Mel Ternan

BA (Hons) Animation

Back home in Northern Ireland as a child, all Mel Ternan could do was wonder at how cartoons looked the way they did, how pictures moved, and at how Road Runner never died. He tells us about turning that curiosity into working practice and how he inspires the same in his BA (Hons) Animation students.

Mel Ternan

So your interest began when you were pretty young?

I might have been six or seven – my brother showed me a flipbook that he′d made. He put it in my hand and showed me how to flip the pages – the drawing moved and it was like the big bang went off in my head and that was it. I don′t like the word ‘magic’ really, but I had what I would call a ‘severe curiosity’ about what was happening and how the drawing came to life.

Around then I realised what I wanted to be. There was a kind of a cheeky sort of pleasure in people saying, ‘what do you want to do when you grow up?’ and me saying, ‘I want to be an animator’. There was a pleasure in them not knowing what that was.
As I grew older and paid more attention it became about the content too – I loved Road Runner because it really messed with the laws of physics – it was so beautiful. He could land on a ledge and it wouldn′t break – the whole cliff would fall away and his ledge would stay. All these things were just so pleasing.

How did you turn that into a career?

I grew up loving art and loving drawing. In my mind if you wanted to do anything like that you had to go to England or America! When I started to try to get into animation, I couldn′t get the equipment I needed I tried all kinds of ways to make it happen – jabbing the buttons on a video camera to record a tiny bit at a time, and when I was older, sneaking a go on a reel to reel video editor.

I knew what I really needed, and couldn′t get it, so it was frustrating. But I found a bit of a path when I did a foundation in art and design, and moved out of home. I went on an Advanced GNVQ Art and Design course, was always fascinated with mechanics, and eventually found my way onto an animation degree.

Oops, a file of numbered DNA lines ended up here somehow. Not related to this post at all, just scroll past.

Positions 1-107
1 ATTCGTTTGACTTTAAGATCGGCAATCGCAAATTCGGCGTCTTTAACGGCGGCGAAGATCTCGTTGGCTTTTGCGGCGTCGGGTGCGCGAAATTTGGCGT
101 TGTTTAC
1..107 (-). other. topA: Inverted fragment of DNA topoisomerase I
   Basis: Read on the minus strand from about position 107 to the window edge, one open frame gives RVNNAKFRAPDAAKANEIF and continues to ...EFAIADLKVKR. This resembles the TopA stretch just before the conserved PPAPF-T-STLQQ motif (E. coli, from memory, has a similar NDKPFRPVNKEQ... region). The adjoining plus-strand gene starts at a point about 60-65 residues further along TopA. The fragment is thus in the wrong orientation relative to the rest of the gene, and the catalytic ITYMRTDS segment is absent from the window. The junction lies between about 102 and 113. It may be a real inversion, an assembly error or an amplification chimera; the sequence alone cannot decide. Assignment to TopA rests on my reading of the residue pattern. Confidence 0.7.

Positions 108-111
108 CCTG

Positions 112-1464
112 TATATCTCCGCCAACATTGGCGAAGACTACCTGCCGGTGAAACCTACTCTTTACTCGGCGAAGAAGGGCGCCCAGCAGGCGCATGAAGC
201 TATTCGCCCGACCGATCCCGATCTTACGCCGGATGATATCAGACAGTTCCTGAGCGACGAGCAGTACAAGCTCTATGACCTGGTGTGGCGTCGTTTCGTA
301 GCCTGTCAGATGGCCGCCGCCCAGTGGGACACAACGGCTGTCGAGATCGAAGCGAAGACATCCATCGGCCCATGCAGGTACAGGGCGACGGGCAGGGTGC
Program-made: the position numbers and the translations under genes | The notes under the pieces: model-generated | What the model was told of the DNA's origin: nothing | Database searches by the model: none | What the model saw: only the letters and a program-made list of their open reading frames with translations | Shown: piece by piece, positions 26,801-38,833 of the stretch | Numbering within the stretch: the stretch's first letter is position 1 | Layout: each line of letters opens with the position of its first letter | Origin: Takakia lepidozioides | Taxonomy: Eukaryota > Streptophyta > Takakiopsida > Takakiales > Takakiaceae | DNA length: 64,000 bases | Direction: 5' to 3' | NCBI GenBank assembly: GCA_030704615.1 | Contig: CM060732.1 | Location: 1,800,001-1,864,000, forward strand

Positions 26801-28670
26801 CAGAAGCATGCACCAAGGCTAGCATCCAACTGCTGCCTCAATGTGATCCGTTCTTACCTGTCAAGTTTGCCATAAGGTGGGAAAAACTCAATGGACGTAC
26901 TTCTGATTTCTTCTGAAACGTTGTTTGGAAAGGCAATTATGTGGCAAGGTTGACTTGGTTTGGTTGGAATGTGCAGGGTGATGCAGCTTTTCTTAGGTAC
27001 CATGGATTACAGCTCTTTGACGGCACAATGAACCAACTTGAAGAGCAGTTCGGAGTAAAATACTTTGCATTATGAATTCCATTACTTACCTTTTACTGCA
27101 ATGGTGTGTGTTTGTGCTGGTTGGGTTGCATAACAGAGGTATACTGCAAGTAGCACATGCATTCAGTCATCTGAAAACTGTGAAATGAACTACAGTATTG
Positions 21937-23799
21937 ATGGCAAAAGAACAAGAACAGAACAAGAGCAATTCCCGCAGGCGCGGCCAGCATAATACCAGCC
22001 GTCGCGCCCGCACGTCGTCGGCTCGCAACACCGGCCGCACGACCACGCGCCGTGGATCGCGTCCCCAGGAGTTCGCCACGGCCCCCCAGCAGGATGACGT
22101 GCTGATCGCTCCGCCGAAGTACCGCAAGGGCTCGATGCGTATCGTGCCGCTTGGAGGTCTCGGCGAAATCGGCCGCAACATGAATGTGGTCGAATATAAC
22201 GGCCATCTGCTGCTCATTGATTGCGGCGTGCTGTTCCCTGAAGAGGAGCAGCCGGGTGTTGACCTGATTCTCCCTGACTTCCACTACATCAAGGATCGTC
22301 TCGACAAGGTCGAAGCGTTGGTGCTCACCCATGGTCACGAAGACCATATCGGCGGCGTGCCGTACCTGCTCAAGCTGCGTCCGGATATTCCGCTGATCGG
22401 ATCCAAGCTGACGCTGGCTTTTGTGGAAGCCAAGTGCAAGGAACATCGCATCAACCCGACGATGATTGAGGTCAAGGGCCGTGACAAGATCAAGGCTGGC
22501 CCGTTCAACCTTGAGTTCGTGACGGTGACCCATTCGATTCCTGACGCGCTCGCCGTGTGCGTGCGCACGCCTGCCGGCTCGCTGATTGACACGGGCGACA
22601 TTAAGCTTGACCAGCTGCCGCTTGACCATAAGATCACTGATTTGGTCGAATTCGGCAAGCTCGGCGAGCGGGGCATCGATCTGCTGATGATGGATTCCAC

And how did that go?

All the students on that course, we taught each other a lot. The theory tutors were fantastic, and even though there was not so much structured teaching outside the theory work, we worked really hard, we became a good a team, a good group. Afterwards I moved to Bristol with a friend from the course and we set up a little company. It was a bit naïve maybe, but it was the only time we could have done that. We trawled round for work and a company there said they had no work but we could have a look at their studios.

Anyway we got lucky and met someone there who was creating an animation but didn’t have the time to pull everything together. We volunteered to do it for nothing. It took three months and we almost killed ourselves. But we had done it.

So that was it? You were up and running?

Highs and lows! Long term it didn′t work and I was working part time in a photo lab and wondering what the hell I was doing. Then one day I went to a talk by Nick Park, and that was a turning point. I just needed re-charging, and to know that not everyone in the industry was hard work! I met Emma Landolt and set up another animation studio working on some beautiful projects, and eventually set up as freelance, before I came to teaching.

What are the most important things for you to teach an aspiring animator?

Humility. Honesty. I try and shine a different light on things because students come in with preconceptions about how things work. Learn to do life drawing and learn to observe. If I had my way it would be mandatory to do a foundation in art and design. That′s what you need. It′s about equipping people – helping them learn to observe.

Find out more about Mel Ternanhere

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